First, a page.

Kittens – the first week – Teat Wars5 August, 2006
Well, I’d taken two weeks off work to make sure Mummy Cat, Ananda, was OK, but also to keep an eye to make sure that my other cat, a Bengal neuter, called Maya (aka Thuggy, aka Here’s Trouble) didn’t bully my Maine Coon girl. We’d been having problems between Maya and Ananda – Maya had been bullying her and there’d been fights. The last thing I wanted was for Maya to attack Ananda when she had her kittens.
I wish I’d started this blog while I was off work and events were fresh, but ah well … there’s a reason why I didn’t, and maybe I’ll go into that in a later blog.
Anyway, as far as I can remember, after the drama of the birth and saving the little seventh kitten, the first week was fairly uneventful.
I couldn’t detect any difference between the kitten that had to be resuscitated and the rest of them. In fact, the morning after the birth I couldn’t remember which of the black kittens was the seventh one – they were both about the same size and were suckling well.
Having time off work meant I could pander to my girl’s timetable. Having seven kittens meant that she was hungry, trying to produce enough milk for all of them. She would wake up in early in the morning and wake me up too, wanting to be fed. So there I was, at 3.30am, stumbling round in the kitchen trying to feed her and my two other adult cats who were excited that I was up that early. After I fed them I would then crawl back to bed and sleep until a more civilised hour.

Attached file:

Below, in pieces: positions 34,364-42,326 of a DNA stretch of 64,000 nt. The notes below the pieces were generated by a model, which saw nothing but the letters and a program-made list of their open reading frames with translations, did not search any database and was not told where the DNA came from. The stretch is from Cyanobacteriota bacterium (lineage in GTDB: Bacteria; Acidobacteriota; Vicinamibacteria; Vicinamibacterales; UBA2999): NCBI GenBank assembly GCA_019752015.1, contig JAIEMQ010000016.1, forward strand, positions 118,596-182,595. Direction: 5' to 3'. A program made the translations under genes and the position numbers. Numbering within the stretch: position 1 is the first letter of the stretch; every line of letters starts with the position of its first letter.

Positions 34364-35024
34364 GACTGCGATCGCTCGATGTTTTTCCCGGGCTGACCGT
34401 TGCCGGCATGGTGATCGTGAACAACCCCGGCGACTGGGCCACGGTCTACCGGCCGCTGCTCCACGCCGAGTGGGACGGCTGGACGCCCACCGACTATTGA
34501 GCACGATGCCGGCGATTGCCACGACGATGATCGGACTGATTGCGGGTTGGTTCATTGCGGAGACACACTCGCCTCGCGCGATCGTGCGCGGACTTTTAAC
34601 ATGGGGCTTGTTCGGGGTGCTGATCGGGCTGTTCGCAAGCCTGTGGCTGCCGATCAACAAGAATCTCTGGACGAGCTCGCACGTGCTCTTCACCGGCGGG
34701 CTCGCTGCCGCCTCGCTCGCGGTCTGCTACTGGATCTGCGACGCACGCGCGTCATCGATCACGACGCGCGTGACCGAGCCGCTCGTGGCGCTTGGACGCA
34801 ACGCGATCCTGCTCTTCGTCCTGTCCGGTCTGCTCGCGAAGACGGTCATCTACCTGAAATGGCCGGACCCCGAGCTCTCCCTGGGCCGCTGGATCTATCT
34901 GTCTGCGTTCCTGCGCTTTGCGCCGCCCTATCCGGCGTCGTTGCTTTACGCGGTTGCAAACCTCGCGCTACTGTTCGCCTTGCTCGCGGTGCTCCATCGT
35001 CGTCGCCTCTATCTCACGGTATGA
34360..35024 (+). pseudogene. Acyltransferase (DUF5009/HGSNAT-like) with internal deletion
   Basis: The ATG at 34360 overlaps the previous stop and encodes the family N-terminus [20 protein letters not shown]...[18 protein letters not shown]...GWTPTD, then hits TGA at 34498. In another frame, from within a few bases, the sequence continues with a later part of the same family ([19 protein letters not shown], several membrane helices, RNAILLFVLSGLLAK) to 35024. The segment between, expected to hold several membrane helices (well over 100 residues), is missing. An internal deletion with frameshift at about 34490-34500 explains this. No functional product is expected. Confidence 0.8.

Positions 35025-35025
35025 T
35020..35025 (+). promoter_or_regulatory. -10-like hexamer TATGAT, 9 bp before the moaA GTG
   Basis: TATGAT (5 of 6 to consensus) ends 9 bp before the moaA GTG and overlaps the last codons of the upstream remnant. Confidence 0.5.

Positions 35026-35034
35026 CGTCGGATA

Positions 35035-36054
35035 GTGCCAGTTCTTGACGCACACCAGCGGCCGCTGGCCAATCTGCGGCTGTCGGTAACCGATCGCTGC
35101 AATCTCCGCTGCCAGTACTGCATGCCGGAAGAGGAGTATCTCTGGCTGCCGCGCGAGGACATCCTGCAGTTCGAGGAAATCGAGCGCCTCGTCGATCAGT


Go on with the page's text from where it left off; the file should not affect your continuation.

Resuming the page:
With seven kittens and only eight teats, that first week was taken up by Teat Wars.
Kittens are born with their eyes closed (their eyes don’t open until from approx. a week to ten days’ old) so I assume it must have been smell that led them to a teat. At first there was no order to their positions on the teats. Sometimes one would be on the teat nearest the hindlegs, but later you’d find it on the middle teat. Apparently, after awhile, kittens all settle on a specific teat and they keep to that teat after that.
It was quite interesting to see how the kittens managed to arrange themselves in two tiers. I called it the Top Table and the Bottom Table. During the first week, they were still quite small and placed themselves neatly one next to the other. Later, when they grew it became more of a scrum, and sometimes kittens got left out and had to wait for the second seating at the milk bar.
I was surprised by how aggressive newborn kittens could be. They could barely crawl, but when a kitten was after a teat, it would try to push another kitten off a teat, or push a kitten that was getting in its way of getting to a teat. All this done blind. Sometimes a kitten would be shoved off with such force, it would tumble off mum, squealing away. My goodness, those kittens had loud voices for such small things. They squealed so loudly, I could hear them through the earplugs I wore. I would be awoken two, maybe three times a night, and worry that a kitten had been squashed by mum. I would drag myself out of bed, shine a torch in the box and find a kitten lying on its back like a tortoise, paws flailing like mad, squealing away as it tried to right itself. And when I got hold of it, oh my … the squeals would intensify as though it thought I was some predator, until I put it next to Mum’s head. Mum would open an eye, give the kitten a good lick, and the kitten would quieten down and crawl off to find a teat.